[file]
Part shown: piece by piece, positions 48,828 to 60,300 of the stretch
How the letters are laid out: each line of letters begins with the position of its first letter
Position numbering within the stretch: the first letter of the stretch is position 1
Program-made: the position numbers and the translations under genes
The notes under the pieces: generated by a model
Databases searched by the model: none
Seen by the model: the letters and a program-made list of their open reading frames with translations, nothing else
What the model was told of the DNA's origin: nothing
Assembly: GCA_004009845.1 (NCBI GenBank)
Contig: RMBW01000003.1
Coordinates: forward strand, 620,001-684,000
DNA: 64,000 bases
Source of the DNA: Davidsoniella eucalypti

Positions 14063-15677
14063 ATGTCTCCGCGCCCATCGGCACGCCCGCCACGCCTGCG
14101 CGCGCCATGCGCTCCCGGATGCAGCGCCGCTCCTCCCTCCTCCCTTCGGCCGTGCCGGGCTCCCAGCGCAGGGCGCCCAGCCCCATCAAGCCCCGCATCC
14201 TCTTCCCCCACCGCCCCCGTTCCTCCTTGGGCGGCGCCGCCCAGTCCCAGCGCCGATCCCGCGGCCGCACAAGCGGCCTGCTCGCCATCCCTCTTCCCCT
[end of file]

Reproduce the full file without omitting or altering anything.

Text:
Part shown: piece by piece, positions 48,828 to 60,300 of the stretch
How the letters are laid out: each line of letters begins with the position of its first letter
Position numbering within the stretch: the first letter of the stretch is position 1
Program-made: the position numbers and the translations under genes
The notes under the pieces: generated by a model
Databases searched by the model: none
Seen by the model: the letters and a program-made list of their open reading frames with translations, nothing else
What the model was told of the DNA's origin: nothing
Assembly: GCA_004009845.1 (NCBI GenBank)
Contig: RMBW01000003.1
Coordinates: forward strand, 620,001-684,000
DNA: 64,000 bases
Source of the DNA: Davidsoniella eucalypti

Positions 14063-15677
14063 ATGTCTCCGCGCCCATCGGCACGCCCGCCACGCCTGCG
14101 CGCGCCATGCGCTCCCGGATGCAGCGCCGCTCCTCCCTCCTCCCTTCGGCCGTGCCGGGCTCCCAGCGCAGGGCGCCCAGCCCCATCAAGCCCCGCATCC
14201 TCTTCCCCCACCGCCCCCGTTCCTCCTTGGGCGGCGCCGCCCAGTCCCAGCGCCGATCCCGCGGCCGCACAAGCGGCCTGCTCGCCATCCCTCTTCCCCT